$this->view->entryForm = $form;
            return;
        }
       
        $values = $form->getValues();
        $table = new Entries;
        $data = array(
            ‘title’ => $values[‘title’],
            ‘date’ => $values[‘date’],
            ‘body’ => $values[‘entrybody’],
            ‘extended_body’ => $values[‘entrybodyextended’]
        );
        $table->update($data,
            $table->getAdapter()->quoteInto(‘id = ?’, $values[‘id’])
        );
        $this->view->entrySaved = true;
    }
   
    public function deleteAction()
    {
       
    }
   
    protected function _repopulateForm($form, $entry)
    {
        $values = array(
            ‘title’ => $this->_reverseAutoFormat($entry->title),
            ‘date’ => $entry->date,
            ‘entrybody’ => $this->_reverseAutoFormat($entry->body),
            ‘entrybodyextended’ =>
                $this->_reverseAutoFormat($entry->extended_body),
            ‘id’ => $this->_getParam(‘id’)
        );
        $form->populate($values);
    }
   
    protected function _reverseAutoFormat($string)
    {
        $string = preg_replace(“/\<p\>/”, , $string);
        $string = preg_replace(“/\<\/p\>/”, \n\n, $string);
        $string = preg_replace(“/\<a[^>]*\>/”, , $string);
        $string = preg_replace(“/\<\/a\>/”, , $string);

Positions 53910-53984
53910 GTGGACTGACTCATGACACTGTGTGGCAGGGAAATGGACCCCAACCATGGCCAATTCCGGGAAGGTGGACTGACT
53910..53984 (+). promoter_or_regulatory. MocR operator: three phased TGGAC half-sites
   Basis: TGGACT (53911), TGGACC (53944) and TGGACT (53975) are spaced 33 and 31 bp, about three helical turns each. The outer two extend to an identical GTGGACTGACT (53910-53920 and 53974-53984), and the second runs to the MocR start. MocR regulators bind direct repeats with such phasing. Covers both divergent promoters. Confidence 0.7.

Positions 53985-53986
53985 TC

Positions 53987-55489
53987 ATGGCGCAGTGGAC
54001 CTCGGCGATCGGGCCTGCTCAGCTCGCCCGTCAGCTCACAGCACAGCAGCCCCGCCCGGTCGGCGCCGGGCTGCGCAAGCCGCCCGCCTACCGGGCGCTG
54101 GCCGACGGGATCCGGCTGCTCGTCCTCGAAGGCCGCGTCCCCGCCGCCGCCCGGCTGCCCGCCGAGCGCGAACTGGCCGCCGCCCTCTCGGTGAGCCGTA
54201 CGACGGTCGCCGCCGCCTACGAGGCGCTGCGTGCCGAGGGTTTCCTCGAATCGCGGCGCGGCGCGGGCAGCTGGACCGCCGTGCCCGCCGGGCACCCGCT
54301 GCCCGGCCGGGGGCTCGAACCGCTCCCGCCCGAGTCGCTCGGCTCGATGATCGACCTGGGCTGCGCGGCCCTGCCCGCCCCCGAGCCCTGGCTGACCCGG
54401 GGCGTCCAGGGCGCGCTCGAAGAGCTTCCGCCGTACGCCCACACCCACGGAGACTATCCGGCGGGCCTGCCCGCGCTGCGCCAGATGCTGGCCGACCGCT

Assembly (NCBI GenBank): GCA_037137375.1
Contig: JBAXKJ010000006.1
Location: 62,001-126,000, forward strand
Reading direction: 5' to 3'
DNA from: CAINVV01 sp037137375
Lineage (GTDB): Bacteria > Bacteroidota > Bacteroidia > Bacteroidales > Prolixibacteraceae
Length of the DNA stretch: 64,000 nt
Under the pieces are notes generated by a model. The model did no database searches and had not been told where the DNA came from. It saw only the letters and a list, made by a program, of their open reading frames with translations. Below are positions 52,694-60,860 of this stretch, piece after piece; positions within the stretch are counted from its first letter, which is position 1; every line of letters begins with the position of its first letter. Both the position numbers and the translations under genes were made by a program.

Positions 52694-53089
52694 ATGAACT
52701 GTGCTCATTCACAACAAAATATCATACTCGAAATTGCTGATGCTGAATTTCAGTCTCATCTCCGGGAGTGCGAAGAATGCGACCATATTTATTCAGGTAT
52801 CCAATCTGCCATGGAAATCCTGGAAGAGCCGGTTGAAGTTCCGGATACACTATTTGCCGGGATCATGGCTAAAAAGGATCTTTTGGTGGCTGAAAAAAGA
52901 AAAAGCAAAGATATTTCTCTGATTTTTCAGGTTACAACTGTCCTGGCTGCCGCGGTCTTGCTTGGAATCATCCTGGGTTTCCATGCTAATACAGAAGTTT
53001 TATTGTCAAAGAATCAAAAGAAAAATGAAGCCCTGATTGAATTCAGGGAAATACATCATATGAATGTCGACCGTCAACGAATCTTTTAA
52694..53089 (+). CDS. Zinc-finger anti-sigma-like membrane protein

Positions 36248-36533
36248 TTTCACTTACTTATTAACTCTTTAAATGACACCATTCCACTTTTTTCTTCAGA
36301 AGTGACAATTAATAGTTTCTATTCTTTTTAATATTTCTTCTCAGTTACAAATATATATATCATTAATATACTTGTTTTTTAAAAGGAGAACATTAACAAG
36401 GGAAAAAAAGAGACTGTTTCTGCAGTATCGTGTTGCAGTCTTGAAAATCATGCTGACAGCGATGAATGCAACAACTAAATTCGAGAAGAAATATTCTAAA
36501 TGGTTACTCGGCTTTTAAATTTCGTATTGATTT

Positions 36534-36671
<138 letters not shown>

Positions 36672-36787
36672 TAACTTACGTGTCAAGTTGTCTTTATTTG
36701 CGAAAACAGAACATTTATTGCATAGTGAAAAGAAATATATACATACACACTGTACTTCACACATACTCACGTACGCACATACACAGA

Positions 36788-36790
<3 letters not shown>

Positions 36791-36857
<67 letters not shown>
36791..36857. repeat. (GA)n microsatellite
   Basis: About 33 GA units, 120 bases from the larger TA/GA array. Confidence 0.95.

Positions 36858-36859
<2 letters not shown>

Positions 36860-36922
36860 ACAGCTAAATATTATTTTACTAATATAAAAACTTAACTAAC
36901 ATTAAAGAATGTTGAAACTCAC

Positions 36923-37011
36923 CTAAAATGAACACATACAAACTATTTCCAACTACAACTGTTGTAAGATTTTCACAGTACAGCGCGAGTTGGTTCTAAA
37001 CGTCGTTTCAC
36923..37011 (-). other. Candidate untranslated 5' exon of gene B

$string = html_entity_decode($string, ENT_QUOTES, ‘UTF-8′);
        return $string;
    }

}

We’re knee deep in complexity now… To keep the editAction() method cleaner, I’ve refactored a few steps into protected helper methods.

The workflow is quite straightforward. If no form is submitted, we populate a new form with reverse-filtered data so it’s back in the same form we expect the author had originally inputted it. If we are dealing with a form submission, we simply check validity, and update the older entry on the database.

The main tricky bit is that _reverseAutoFormat() method. I’m certainly not comfortable with it since it makes a lot of assumptions – the worst one being to entity decode the data. It’s a reasonable default, but chances are there will be some input the user expressly encoded for a reason. The content between tags springs immediately to mind. In the future I would seriously consider a class expressly for reverse filtering that uses something more flexible like the DOM.

Here's the respective view template for our editAction():

<?php if($this->failedValidation): ?>
    <p class="error">Some problems were detected with the submitted form.</p>
<?php endif; ?>

<?php if($this->entrySaved): ?>
    <p class="success">Entry has been saved.</p>
<?php elseif($this->failedFind): ?>
    <p class="error">The entry could not be found in the database.</p>
<?php else: ?>
    <?php echo $this->entryForm ?>
<?php endif; ?>

Conclusion
Blog entries. You can't live without them, and despite their apparent simplicity they can be complex to program for. We're only at the start of a chain of work that will see us building a layer of entry data processing possibilities. The main ones covered here is creating, cleaning and editing. At some point I'll want to parse out coloured PHP syntax, perhaps insert some Microformatting. Maybe throw in more autoformatting. The strategies governing these and converting between presentation forms and user editable forms are well worth a careful examination.